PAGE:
Twenty two years ago today, we lost one of the most memorable and enduring figures of the 1980’s Downtown arts scene, Keith Haring (May 4, 1958 – February 16, 1990). Haring came to New York in 1978 to study at the School of Visual Art, and quickly became a noted up and coming artist. Haring utilized whatever canvas was available to him, including blank billboards in the city subways, combining graffiti art with murals and social commentary.
This rather unassuming building at 57 St. Mark’s Place played an important role in Haring’s early career. Built in 1850 as a single family home, 57 St. Mark’s Place had become a social club called The Mansion by the 1920’s, and in the middle of the century became the Holy Cross Polish National Catholic Church. From 1979-1983 the basement of the church was transformed into Club 57. Managed by Ann Magnuson, it became known for its theme nights, performance art and live music. Like the Pyramid Club in the proposed East Village/Lower East Side Historic District, Club 57 emerged as an alternative to the disco scene and gave Downtowners a place to express themselves freely.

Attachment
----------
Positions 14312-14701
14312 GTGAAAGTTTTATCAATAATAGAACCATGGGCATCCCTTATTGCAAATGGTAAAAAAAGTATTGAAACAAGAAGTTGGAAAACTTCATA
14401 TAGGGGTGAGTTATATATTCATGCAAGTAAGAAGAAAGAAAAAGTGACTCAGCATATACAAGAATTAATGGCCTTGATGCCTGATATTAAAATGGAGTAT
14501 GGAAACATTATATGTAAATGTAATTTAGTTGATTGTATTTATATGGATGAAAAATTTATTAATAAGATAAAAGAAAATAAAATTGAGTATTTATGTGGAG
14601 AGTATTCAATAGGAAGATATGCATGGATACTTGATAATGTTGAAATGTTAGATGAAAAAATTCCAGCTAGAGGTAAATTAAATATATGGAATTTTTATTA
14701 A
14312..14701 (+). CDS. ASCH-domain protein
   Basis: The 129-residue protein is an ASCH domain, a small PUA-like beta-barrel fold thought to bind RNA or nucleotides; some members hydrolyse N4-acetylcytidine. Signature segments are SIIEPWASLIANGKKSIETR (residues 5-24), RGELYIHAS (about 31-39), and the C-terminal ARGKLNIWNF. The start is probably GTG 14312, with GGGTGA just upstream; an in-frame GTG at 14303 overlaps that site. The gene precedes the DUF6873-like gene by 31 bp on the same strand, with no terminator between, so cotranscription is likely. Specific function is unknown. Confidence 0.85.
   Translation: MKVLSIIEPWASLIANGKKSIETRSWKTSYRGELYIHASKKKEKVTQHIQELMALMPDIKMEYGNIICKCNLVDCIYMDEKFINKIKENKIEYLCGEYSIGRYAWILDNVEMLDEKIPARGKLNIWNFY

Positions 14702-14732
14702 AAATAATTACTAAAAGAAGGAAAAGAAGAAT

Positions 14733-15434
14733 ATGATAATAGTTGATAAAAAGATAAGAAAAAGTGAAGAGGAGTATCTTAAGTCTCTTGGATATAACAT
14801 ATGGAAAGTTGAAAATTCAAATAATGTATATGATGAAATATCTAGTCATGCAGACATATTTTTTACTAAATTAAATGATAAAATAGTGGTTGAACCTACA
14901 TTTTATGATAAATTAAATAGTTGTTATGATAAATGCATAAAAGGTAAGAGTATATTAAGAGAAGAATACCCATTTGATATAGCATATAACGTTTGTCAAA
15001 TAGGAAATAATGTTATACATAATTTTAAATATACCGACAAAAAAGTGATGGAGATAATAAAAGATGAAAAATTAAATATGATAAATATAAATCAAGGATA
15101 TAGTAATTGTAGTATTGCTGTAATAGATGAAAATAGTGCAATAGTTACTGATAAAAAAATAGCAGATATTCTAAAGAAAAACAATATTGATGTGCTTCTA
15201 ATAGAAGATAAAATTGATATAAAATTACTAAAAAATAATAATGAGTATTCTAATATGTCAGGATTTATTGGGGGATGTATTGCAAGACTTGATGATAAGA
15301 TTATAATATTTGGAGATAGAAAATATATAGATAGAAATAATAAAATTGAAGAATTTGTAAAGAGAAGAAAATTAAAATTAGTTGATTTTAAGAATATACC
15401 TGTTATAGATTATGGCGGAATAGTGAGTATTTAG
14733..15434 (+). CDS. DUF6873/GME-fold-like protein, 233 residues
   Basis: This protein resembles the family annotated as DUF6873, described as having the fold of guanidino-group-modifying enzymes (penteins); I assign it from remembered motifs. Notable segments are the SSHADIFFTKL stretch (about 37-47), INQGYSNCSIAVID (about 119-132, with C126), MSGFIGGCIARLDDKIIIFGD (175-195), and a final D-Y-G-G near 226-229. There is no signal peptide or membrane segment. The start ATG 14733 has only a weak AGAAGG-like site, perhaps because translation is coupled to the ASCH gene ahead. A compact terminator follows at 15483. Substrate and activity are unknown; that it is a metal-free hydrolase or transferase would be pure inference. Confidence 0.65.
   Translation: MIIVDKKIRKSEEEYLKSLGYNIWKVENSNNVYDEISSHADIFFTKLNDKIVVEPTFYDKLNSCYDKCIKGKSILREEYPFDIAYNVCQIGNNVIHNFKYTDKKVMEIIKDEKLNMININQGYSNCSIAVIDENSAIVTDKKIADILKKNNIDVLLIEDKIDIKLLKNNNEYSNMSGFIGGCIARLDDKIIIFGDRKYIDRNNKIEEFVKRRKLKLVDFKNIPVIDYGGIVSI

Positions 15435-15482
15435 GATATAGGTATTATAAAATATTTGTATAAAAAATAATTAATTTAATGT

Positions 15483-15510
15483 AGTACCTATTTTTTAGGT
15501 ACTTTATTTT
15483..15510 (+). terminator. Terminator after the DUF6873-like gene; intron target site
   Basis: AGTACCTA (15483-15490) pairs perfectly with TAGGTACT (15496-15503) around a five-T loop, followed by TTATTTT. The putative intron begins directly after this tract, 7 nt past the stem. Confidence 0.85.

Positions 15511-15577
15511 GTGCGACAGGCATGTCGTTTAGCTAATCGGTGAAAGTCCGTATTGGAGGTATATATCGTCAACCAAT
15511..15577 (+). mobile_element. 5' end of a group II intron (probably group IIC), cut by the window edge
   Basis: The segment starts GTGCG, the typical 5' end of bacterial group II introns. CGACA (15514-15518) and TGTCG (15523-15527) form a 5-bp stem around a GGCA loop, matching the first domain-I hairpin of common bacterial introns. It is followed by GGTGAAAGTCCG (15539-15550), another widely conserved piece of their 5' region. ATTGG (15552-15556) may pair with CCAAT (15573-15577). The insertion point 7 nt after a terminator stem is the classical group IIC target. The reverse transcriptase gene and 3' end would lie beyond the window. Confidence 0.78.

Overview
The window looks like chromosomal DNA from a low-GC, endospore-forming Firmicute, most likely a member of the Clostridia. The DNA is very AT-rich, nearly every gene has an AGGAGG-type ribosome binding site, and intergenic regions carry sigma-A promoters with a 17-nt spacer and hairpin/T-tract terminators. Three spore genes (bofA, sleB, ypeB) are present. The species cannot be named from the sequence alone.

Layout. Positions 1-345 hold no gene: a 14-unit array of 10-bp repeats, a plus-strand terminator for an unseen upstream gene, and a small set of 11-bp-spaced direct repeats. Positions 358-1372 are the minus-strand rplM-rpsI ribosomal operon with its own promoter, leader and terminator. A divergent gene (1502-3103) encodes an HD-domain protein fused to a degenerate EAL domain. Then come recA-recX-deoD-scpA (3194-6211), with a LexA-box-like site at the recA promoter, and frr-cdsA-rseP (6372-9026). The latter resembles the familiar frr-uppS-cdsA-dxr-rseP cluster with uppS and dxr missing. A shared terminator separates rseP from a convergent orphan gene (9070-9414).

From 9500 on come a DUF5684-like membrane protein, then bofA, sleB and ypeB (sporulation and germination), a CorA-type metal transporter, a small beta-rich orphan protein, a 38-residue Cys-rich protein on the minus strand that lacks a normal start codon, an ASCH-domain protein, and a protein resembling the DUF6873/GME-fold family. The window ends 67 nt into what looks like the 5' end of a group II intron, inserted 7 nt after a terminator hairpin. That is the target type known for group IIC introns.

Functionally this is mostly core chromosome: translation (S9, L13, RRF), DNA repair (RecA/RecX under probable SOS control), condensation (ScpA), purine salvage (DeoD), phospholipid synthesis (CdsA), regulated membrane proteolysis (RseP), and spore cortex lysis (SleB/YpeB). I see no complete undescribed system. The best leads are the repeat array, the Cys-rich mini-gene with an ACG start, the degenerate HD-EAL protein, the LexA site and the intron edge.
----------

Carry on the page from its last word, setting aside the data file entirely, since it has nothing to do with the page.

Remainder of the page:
Haring, a Club 57 regular, held one of his first New York City exhibitions here in 1980. That same year he also exhibited at Performance Space 122 in the East Village, and at Westbeth, recently landmarked after many years of advocacy by GVSHP.
Club 57 also attracted a number of other key figures of the era, including fellow artists Jean-Michel Basquiat, Kenny Scharf, Tseng Kwong Chi, actress Debi Mazar, and hip hop pioneer Fab Five Freddy. Like Haring, sadly many of these artists died well before their time.
Want more Keith Haring?
Check out the exhibit of his early work at The Brooklyn Museum opening next month.
If you’re interested in learning more about the avant-garde art scene of the late 1970’s and 1980’s, please come to GVSHP’s upcoming lecture, “The Piers: Art & Sex Along the New York Waterfront,” on Wednesday, March 14.